An infectious disease specialist says accelerating vaccines will not stop the Delta variant from spreading.
But Professor Sam McConkey says allowing vaccinations in pharmacies is a 'great and fantastic move'.
He was speaking as Ireland's vaccine rollout looks to accelerate, with younger people being able to receive a Johnson & Johnson vaccine in pharmacies from Monday.
Health Minister Stephen Donnelly earlier confirmed the "significant acceleration" of Ireland's vaccine programme that younger cohorts can begin to access the one-shot Janssen vaccine in pharmacies in just a few days' time.
Prof McConkey told The Hard Shoulder we can't outrun Delta, as it is already too late.
"I'm hoping it will outrun a lot of the mortality and morbidity - the Delta variant is already here unfortunately, it's already spreading.
"So it won't outrun and get rid of the cases, there'll still be a surge in cases.
"But I'm hoping they'll mostly be in younger people and won't have that conversion onto hospitalisation and death.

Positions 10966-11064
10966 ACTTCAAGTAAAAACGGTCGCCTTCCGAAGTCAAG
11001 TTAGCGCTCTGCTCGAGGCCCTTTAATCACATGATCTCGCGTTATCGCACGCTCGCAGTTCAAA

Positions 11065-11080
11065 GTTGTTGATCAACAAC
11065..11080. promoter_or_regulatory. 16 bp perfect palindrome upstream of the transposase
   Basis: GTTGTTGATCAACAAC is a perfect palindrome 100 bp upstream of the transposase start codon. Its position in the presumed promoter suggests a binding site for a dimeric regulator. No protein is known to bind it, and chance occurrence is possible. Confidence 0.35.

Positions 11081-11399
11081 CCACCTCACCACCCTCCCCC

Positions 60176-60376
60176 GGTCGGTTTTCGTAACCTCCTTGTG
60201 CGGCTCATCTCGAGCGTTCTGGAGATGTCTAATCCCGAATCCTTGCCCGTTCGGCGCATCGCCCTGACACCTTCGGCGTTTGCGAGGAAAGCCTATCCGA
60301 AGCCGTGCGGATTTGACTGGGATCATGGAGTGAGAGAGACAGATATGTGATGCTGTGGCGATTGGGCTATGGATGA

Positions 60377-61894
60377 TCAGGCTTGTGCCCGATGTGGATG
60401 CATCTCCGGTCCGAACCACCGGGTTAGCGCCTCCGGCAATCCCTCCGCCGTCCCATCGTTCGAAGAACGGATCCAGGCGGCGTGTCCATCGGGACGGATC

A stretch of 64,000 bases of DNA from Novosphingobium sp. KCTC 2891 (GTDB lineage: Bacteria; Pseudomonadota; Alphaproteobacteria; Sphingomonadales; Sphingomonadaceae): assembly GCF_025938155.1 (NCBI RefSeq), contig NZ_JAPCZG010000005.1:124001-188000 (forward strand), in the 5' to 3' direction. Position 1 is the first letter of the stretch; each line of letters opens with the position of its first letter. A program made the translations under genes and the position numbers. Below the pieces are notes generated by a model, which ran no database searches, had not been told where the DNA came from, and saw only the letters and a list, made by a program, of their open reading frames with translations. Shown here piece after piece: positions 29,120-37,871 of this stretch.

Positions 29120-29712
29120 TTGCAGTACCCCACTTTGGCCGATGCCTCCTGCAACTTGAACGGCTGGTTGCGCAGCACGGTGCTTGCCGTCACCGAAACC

"So I think it's impossible to completely outrun the Delta variant - we've left things open - we've chosen as a nation not to go down the zero-COVID route.
"Once you've done that, then inevitably it's here and it's spreading and it's growing.
"But what I'm hoping is - and what we're seeing in England - is that the hospitalisation rate is very low from it, the death rate from it is also very low".
Prof McConkey says the move to allow pharmacies vaccinate makes sense.
"I think it's great... the pharmacies are experienced at vaccine delivery - through flu vaccine every year.
"They're trusted, they're local, they know the people in their community and they know their families.
"And rather than having to drive dozens of miles, people just have access to their local pharmacy.
"So I think it's great to use this pharmacy network of skilled professionals to enhance the vaccination campaign.
"So I think this is a great and fantastic move".
Reacting to plans by Ireland to buy one million vaccines from Romania, he says this is sad for Romania.
"I'm sorry for the people in Romania who chose not to use these - I hope we're not making their healthcare worse.
"But if they're choosing not to take them, that's their own business.
"I think they're making an error there and I think that's sad.
"I feel we need to maybe help other European countries, and countries worldwide, to look for worldwide solutions to this problem.
"I think we need to try and help other countries achieve high vaccination rates."